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Using CreateRemoteThread we can call a specific kind of function of another process. It has to be application-defined and of type LPTHREAD_START_ROUTINE.
If no such function does exist in the target process you have to inject your own and that's where I need your help.
Using VirtualAllocEx and WriteProcessMemory I would like to inject such a function as byte code. So I'd like to know, what such a function looks like in raw assembly.

closed as off-topic by Jason Geffner, 0xec, jvoisin, ixje, Guntram Blohm supports Monica Dec 18 '14 at 10:17

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  • This should help, create the project in an IDE and observe it in a debugger. – Dominik Antal Dec 15 '14 at 1:17
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This question is a little too broad to answer without more information but I'll cover some general points about what I think you're looking for. I'm also going to assume x86 calling convention on Windows for simplicity's sake.

The only thing that really determines what a function "looks like" in assembly is its calling convention, but there's no restriction (particularly writing raw byte code) about what a function can do. In the case of using CreateRemoteThread the only restriction is that you don't corrupt the stack (which could crash the target process)

So for example, I could write a function in assembly that looks like this:

nop
nop
nop
nop
ret

And it would be 100% valid. But as far as more complicated functionality let's look at the MSDN for CreateRemoteThread:

LPTHREAD_START_ROUTINE is a #define to the following function definition:

DWORD WINAPI ThreadProc(
  _In_  LPVOID lpParameter
);

Where WINAPI is another #define to the stdcall calling convention. You can check the wiki for it here but the important part (if you're writing raw assembly") is that for WINAPI/stdcall functions the callee function cleans up the stack, which means the function that you write which runs in the remote process will have to cleanup its parameter(s). This is done with the ret N set of instructions. For example, if you have:

WINAPI foo(int x)

Then the foo will have to clean up one parameter on the stack, so the assembly for this function will end with a ret 4 instruction, because there was one parameter which means 4 bytes need to be cleaned up on the stack.

Similarly, if you had:

WINAPI bar(int x, int y)

Then the assembly will end with a ret 8 instruction, because there are 2 parameters = 8 bytes now. It's also important to note that if I had something like:

WINAPI foobar(char x, char y, int z)

It will still end in a ret 0C. Even though the char params only have one byte of data the stack will still be aligned in 4 byte increments.

Going back to the API for CreateRemoteThread you can see that one of the paremeters is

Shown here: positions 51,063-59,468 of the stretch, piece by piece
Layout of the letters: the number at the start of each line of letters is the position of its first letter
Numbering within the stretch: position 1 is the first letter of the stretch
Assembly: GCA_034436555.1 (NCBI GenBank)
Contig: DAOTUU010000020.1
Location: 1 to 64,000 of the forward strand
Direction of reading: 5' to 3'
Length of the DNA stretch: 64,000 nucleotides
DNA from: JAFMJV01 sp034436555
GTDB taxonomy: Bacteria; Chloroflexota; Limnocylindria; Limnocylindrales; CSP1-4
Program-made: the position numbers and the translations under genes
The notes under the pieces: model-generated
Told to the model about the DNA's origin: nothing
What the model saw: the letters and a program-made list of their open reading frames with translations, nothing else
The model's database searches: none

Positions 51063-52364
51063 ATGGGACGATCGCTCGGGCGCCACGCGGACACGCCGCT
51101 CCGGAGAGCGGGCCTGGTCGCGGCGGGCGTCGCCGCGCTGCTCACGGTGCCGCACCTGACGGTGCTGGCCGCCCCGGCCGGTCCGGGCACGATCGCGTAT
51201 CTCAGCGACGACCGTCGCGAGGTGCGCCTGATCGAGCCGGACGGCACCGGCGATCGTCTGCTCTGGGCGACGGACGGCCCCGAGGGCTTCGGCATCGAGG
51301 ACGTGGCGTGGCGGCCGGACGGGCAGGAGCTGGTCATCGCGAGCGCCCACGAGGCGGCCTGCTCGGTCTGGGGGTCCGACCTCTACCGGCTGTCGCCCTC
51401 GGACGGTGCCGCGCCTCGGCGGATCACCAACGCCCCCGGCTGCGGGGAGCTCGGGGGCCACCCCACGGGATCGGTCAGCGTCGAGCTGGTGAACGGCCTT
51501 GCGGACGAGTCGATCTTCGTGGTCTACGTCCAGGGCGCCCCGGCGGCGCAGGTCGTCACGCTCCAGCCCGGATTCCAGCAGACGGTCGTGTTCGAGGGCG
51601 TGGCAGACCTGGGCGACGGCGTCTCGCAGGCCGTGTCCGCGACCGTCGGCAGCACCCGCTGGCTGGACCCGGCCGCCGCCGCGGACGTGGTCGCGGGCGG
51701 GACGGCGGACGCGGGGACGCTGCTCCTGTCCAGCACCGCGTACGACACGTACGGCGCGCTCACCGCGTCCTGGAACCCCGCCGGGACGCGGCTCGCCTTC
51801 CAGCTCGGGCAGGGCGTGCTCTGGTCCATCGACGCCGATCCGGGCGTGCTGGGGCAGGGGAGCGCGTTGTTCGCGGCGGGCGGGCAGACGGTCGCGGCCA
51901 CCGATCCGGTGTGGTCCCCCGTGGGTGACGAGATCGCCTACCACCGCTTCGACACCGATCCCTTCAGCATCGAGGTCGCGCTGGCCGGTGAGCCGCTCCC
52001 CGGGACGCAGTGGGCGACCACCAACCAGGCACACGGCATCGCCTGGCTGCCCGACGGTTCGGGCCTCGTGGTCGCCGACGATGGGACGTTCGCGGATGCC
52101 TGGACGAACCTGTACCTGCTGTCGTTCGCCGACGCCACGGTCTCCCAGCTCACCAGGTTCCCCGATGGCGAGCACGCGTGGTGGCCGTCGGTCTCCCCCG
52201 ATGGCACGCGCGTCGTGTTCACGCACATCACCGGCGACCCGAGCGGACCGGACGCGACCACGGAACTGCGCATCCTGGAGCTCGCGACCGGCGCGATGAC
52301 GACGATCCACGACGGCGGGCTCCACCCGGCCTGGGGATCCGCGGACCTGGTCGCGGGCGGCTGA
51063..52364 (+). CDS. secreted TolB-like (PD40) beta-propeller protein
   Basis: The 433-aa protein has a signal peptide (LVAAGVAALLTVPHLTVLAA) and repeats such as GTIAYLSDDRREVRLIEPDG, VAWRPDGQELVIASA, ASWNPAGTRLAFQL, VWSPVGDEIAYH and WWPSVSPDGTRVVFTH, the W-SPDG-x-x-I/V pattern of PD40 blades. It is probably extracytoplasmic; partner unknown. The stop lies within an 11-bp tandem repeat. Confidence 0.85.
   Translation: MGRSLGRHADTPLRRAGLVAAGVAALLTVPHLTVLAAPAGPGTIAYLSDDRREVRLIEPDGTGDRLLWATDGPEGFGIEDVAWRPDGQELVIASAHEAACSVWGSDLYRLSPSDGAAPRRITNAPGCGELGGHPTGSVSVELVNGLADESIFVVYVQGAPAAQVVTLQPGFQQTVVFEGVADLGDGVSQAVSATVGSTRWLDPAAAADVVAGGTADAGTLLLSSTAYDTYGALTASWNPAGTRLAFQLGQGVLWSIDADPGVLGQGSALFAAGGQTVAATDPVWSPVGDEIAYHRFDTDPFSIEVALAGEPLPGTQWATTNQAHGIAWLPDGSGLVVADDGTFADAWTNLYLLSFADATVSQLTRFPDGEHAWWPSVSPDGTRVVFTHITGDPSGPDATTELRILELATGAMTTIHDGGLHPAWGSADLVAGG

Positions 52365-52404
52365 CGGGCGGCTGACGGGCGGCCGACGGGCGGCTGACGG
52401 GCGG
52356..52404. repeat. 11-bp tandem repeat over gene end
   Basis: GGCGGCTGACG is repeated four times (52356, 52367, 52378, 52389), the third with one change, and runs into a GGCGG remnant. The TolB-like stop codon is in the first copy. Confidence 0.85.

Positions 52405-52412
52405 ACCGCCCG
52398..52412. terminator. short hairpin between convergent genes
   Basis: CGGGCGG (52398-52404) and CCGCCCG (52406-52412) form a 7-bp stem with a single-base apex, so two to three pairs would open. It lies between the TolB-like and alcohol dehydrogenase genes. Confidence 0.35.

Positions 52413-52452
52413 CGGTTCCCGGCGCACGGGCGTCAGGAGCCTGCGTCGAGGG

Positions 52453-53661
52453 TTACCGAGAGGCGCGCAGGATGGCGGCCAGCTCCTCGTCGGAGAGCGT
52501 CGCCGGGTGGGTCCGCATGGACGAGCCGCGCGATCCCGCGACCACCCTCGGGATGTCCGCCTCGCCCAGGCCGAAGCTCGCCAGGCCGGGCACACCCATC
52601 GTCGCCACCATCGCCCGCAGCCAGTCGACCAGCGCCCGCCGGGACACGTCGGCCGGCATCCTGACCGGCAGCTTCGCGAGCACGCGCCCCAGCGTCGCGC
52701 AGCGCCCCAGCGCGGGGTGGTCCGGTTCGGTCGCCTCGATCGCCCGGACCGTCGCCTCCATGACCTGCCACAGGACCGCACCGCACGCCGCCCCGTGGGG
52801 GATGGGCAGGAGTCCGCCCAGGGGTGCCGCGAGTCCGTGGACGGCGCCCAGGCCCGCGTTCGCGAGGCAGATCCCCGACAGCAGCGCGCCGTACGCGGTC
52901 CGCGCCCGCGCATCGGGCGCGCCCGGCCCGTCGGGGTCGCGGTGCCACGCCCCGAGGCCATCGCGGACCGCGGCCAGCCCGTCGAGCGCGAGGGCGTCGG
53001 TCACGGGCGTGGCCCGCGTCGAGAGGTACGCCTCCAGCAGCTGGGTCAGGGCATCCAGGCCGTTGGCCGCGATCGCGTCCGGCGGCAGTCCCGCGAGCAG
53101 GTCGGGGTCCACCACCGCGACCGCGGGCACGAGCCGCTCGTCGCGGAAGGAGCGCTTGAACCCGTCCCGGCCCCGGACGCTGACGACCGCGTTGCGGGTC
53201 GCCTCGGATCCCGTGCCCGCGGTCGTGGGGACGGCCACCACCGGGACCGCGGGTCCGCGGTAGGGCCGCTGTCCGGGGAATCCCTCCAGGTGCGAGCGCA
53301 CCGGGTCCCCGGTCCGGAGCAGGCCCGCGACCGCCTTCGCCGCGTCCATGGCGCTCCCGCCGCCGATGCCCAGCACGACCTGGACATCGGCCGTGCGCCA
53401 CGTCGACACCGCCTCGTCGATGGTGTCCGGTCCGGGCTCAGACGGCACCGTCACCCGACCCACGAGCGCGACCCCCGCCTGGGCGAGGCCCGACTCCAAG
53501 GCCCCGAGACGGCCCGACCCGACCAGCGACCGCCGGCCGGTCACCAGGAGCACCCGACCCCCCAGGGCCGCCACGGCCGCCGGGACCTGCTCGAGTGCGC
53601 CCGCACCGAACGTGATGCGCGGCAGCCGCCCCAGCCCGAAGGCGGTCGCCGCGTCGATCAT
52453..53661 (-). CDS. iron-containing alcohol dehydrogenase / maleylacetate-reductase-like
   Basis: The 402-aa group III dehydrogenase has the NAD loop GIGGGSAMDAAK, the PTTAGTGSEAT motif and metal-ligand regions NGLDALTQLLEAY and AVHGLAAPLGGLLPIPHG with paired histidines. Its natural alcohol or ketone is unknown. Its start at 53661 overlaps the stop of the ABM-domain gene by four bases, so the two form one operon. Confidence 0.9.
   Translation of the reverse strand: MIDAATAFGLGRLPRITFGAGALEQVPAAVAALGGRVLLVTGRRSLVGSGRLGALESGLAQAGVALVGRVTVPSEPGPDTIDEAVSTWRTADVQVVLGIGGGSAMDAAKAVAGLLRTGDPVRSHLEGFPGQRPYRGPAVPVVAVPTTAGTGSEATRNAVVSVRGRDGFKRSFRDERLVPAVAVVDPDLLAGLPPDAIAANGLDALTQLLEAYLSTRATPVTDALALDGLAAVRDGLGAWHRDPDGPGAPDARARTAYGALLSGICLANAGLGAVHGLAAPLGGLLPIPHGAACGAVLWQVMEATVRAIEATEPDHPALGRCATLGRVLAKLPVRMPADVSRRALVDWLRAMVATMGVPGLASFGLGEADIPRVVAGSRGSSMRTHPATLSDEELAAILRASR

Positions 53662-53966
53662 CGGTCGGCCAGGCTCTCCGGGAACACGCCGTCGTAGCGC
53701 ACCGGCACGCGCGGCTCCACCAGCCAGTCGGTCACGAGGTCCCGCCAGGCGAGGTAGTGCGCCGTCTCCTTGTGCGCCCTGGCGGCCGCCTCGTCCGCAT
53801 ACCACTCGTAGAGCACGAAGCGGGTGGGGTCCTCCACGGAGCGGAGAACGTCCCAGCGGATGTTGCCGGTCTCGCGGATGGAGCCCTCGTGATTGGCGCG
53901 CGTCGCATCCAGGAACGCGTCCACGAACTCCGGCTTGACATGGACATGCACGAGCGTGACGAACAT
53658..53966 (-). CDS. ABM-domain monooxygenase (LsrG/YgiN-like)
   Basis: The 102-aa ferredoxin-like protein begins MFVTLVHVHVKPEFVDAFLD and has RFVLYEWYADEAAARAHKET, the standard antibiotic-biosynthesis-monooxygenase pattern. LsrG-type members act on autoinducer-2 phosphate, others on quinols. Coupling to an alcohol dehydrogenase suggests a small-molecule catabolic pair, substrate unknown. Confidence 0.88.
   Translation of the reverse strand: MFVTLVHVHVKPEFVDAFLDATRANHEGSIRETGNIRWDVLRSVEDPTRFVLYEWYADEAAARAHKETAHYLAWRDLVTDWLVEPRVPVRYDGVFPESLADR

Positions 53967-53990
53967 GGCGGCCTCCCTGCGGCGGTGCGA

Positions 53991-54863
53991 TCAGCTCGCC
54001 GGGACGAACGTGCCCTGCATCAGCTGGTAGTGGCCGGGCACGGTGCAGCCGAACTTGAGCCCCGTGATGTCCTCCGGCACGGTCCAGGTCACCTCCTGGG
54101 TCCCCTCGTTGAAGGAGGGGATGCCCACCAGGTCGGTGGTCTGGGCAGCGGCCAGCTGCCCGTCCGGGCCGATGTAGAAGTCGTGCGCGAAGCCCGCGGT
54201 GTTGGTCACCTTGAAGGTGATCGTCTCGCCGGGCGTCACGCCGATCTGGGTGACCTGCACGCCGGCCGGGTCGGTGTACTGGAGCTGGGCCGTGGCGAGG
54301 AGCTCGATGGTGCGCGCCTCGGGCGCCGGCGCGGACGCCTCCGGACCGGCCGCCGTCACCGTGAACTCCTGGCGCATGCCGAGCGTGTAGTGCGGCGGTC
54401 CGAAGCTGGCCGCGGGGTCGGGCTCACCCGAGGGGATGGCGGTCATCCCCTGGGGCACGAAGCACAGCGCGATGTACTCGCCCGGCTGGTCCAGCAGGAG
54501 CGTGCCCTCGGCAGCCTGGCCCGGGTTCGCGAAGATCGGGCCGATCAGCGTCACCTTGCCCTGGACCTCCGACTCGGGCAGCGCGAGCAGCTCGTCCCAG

LPVOID lpParameter

Which is the pointer that gets passed a parameter to your remote function. This means that in your "remote" function you'd have to clean up one parameter on the stack using a ret 4 instruction. If you perform some tricks you can write your WINAPI function in C code, have the compiler compile it for you (makes it easier to code and you don't have to worry about cleanup yourself), and find the function at run time to copy it off.

  • Thank you, this was very helpful. So, am I correct, that the function may look like this? pastebin.com/rz4cep7f Also, can you give me an advice on were to learn the basics about raw assembly? It seems to be quite different from inline assembly and the assembly returned by assembly.ynh.io – Forivin Dec 15 '14 at 16:49
  • I'm also wondering if I need a near or far return. x86.renejeschke.de/html/file_module_x86_id_280.html – Forivin Dec 15 '14 at 18:49
  • Near return. Far returns are only used to switch between segments, which in modern OS isn't something you (usually) have to worry about in userspace. Also, in your assembly you're popping the parameter to ECX, which means when you do the RET 4 at the end you will had incremented the stack by one DWORD too many. Instead of a pop you would want to do something like mov ecx,[esp] – Fewmitz Dec 15 '14 at 19:42
  • As far as learning Assembly, the best source is really going to be stepping through functions in a debugger. The more you see how contructs, the stack, etc are laid out when you write code an functions the more obvious it will become. The link you put in your comment is in AT&T format which is different than what you have in the pastebin. Both formats result in the same execution but they're displayed differently. If you attach Windbg and debug your assembly that way it will be in Intel format which may clear up some confusion – Fewmitz Dec 15 '14 at 19:44
  • Though it might also be helpful to check out a book like Practical Malware Analysis; by reverse engineering some stuff you'll get used to looking at assembly and therefore have a better understanding of what it should look like if you write it – Fewmitz Dec 15 '14 at 19:50

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